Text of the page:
Dave had crewed Roland the year before, and we’d actually run together at about this same spot the year before, except that I remembered Roland throwing up 3 or 4 times and pushing on, even if neither of us was thinking about this right now. It’s not the kind of thing you need to think about on a really long run because if it’s going to happen, it’s going to happen anyway.

It’s a runner’s paradise as long as you’re feeling good.

The wind was hitting us from the left pretty hard now. Good thing we were going to hit the road soon….and turn left. As gnarly as the wind felt at times on Friday, making running headfirst into it sometimes feel completely not worth the effort, the weather conditions were awesome. If you had to pick 3 conditions to run in, wind plus flies plus 16 degrees all day would really be the best ultra combination the course would ever offer. It certainly beat rain plus wind plus cold and 40 degrees plus dust plus suffer, both combinations being significantly more typical of different sections of the race, even on the same weekend.

Passing through Cathcart, Gavin and David were in front the famous little shop where cold drinks and pies could be bought before disappearing back off the grid. Dave was offering me a Coke Zero which I’d completely forgotten asking for. Waving it away, I realised we’d entered The Shithead Zone, where the runner will ask for something and within 2km completely change their mind or forget they’d even wanted it in the first place. Sorry guys, gonna be a long weekend for you hey?

Coming through this section last year, the wheels had started to fall off. Testing blood from my fingers I’d read a high blood sugar and given insulin which turned out to be unnecessary as my meter had been contaminated by carbohydrate from mine or someone else’s fingers. I’d then got into the passenger side of the car and smashed heaps of food before getting back out on to the road feeling like crap, from a mix of fast eating, cortisol in response to hypo, messy energy levels and aching hips and quads way too soon in the game. It was a nice contrast this year to leave the crew in my wake and motor on past Roland as he smashed a pie. Things were working out so far.

Blood glucose levels using the Freestyle Libre show the usual start-of-race spike because of the action of insulin being blocked by adrenalin, then simply race-perfect sugars until about 11pm when slowing legs led to rising sugars. The average for the Friday of the race was 7.5, next day would be 13.7 but by then it was kind of like sunscreen — ‘bugger this, let’s just get there, set controls for the heart of the sun!’

One of the key tools for any diabetic athlete is a new handheld device that scans the sugar from a sensor inserted into the arm. There is no blood, there is no sting, there is no need to protect anything from spilt sugars or sweat, and there is no 5-second delay. It also shows a graph of all that is going on over time, rather than single measures in isolation from each other. My sugars so far, about 9 hours in, were ridiculous. They looked like the fantasy graph that every type 1 would like but that nobody ever achieves in real life. This was great for peace of mind, physical performance and feel generally, as well as a sharp contrast to the year before.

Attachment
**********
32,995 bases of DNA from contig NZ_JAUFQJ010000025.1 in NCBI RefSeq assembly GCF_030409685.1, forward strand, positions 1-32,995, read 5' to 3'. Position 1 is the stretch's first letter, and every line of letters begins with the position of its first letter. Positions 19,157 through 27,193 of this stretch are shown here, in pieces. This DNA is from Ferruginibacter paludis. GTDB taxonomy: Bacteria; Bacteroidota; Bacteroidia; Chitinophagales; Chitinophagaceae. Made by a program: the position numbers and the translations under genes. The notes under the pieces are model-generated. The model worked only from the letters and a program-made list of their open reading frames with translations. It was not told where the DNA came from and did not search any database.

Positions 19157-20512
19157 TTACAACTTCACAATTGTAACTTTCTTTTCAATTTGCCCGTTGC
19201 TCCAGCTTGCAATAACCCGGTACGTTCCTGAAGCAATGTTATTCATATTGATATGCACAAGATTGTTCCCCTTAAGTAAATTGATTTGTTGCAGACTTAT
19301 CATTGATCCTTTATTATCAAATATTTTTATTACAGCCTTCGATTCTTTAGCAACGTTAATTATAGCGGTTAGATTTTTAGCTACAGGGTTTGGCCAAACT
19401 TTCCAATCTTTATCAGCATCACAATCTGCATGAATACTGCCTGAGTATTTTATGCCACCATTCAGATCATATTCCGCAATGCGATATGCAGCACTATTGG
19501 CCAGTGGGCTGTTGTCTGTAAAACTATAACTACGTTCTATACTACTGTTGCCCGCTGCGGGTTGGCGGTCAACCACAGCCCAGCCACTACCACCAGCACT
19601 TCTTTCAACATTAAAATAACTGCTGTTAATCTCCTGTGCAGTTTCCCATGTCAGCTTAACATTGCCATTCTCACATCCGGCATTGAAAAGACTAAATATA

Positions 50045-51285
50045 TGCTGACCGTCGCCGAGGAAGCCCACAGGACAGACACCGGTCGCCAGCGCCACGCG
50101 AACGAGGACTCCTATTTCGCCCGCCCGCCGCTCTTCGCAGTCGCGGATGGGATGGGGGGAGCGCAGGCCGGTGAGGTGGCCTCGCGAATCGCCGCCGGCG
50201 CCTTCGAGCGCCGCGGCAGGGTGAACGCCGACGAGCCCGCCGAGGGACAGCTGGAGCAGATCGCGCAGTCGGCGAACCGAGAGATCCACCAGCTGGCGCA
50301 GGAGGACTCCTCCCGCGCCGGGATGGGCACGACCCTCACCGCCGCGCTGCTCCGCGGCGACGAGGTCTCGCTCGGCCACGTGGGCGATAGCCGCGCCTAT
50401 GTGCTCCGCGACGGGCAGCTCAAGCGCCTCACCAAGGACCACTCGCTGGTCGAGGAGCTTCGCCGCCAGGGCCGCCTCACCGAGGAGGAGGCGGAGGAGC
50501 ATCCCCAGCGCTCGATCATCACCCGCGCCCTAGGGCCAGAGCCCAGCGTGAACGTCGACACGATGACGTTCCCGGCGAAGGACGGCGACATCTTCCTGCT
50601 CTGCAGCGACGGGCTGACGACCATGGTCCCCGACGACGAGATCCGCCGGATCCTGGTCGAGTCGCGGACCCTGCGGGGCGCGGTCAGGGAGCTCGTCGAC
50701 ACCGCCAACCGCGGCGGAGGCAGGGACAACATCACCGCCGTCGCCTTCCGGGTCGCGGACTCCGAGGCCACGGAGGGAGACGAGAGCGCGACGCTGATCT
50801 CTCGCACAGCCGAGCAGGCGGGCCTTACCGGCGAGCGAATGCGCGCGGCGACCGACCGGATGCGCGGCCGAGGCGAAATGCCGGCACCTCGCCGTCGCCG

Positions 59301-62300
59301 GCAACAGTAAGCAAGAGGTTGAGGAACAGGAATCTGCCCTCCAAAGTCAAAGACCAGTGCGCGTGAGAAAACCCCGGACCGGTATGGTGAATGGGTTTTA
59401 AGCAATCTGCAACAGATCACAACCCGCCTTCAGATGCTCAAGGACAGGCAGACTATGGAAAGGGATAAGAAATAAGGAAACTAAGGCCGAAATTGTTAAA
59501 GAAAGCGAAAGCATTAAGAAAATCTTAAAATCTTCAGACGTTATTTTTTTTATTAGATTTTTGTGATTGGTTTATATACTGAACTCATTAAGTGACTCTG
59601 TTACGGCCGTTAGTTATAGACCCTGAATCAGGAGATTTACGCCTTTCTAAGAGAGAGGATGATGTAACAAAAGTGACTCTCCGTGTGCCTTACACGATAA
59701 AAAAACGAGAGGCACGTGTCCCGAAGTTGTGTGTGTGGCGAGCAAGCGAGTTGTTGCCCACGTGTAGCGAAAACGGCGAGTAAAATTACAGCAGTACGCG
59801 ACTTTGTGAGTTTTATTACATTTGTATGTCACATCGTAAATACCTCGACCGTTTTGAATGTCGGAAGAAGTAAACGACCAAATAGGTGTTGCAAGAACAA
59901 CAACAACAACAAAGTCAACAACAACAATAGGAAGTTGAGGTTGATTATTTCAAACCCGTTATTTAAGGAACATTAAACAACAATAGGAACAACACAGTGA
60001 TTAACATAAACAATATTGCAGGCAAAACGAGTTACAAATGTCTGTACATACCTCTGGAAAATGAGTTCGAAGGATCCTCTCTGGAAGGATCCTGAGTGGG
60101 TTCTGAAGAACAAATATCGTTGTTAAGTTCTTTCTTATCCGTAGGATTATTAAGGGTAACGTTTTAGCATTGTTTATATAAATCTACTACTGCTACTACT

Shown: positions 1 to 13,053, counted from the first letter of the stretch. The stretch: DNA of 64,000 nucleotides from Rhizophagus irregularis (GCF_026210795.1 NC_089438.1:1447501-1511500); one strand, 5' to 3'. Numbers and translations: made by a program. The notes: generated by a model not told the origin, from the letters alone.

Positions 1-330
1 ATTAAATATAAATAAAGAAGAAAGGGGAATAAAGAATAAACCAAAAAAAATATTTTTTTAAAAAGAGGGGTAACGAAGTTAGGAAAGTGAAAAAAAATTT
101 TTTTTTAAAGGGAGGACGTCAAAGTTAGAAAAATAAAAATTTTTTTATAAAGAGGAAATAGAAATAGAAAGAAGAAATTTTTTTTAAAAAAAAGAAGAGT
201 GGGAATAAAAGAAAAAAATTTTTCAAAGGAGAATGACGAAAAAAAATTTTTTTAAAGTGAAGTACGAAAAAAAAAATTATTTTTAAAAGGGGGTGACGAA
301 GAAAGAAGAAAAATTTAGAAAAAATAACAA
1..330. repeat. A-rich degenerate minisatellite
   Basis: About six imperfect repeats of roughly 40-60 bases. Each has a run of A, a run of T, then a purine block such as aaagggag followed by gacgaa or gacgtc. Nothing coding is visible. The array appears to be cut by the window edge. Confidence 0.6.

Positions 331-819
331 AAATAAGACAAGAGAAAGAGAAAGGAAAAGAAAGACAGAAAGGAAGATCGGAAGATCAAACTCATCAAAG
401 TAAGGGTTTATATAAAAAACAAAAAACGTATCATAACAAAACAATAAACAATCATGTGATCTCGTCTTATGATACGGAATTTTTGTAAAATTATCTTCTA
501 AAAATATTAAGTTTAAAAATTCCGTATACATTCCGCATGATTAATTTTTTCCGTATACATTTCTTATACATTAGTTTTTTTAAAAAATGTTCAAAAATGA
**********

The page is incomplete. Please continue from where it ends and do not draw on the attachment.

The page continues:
As we headed back into the rolling hills and dirt roads, I was aware of my tightnesses and limitations but pretty happy to be holding together at a steady groove.

My friend Graham is an excellent bodyworker. He’s very experienced working with runners on and off the course and also knows me well. Seeing him just a few days out before the race he’d done the usual check-in, asked how I was feeling, what I was expecting from the run, and then gave me some really useful advice that I played with from start to finish. To paraphrase badly, after checking how my mind was and getting his own sense of how my body was doing, he suggested that they work together for a change, rather than in conflict or competition with one another.

The Dead Tree, 102km. A classic marker in Aussie ultrarunning. Fortunately we didn’t notice the wet patch Trevor Allen had left several hours before.

Running for 40 hours, there’s plenty of opportunity to experiment with such radical tactics. Dropping tensions as they arose and feeling like I could just let my hips and legs work away at the distance to be covered, rather than arguing with them over how they were doing things, definitely made for smoother progression toward the 100km mark. The Dead Tree came around later than it should have, thanks to an unplanned soup and Le Snak stop. Even with a fairly even second 50km, there were signs already that the night might not be the smooth ride it was intended to be. Key hinge muscles felt a bit compacted, the stomach felt a bit ordinary, and even with a good stretch of blacktop to come — how nice it was to hit the road again before sunset — it didn’t feel like any kind of acceleration was going to happen easily.

And when the hell are you ever in a race with 100km in your legs and thinking “sweet, only 140km to go!”??